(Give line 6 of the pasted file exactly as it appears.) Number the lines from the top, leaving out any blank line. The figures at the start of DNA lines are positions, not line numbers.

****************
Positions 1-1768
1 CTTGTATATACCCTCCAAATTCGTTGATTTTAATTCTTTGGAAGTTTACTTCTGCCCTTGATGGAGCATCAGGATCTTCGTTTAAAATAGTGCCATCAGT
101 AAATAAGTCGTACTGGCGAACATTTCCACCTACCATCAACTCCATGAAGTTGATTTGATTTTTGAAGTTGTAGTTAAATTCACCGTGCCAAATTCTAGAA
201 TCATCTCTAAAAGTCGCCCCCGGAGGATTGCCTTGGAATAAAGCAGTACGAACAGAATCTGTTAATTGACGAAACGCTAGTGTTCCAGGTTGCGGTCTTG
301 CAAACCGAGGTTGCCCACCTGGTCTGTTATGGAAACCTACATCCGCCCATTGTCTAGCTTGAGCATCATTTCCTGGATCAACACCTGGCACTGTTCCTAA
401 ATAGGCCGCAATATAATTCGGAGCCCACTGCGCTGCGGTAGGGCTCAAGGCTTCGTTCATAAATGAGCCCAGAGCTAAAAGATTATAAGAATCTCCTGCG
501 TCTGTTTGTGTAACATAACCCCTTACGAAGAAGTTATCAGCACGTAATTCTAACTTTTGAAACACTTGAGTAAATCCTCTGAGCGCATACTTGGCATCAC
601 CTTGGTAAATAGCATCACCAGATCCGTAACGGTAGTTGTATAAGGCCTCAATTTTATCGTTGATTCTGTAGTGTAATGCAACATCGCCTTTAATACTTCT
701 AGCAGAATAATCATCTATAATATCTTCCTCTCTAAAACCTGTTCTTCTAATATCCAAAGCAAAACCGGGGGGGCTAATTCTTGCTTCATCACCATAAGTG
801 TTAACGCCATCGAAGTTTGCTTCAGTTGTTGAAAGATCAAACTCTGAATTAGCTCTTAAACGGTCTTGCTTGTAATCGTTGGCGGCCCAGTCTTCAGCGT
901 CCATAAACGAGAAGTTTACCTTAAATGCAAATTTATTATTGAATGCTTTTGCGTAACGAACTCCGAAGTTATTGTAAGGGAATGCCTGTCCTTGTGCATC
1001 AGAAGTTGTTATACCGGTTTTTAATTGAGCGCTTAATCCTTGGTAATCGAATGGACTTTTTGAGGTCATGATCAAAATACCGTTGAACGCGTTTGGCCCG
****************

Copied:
401 ATAGGCCGCAATATAATTCGGAGCCCACTGCGCTGCGGTAGGGCTCAAGGCTTCGTTCATAAATGAGCCCAGAGCTAAAAGATTATAAGAATCTCCTGCG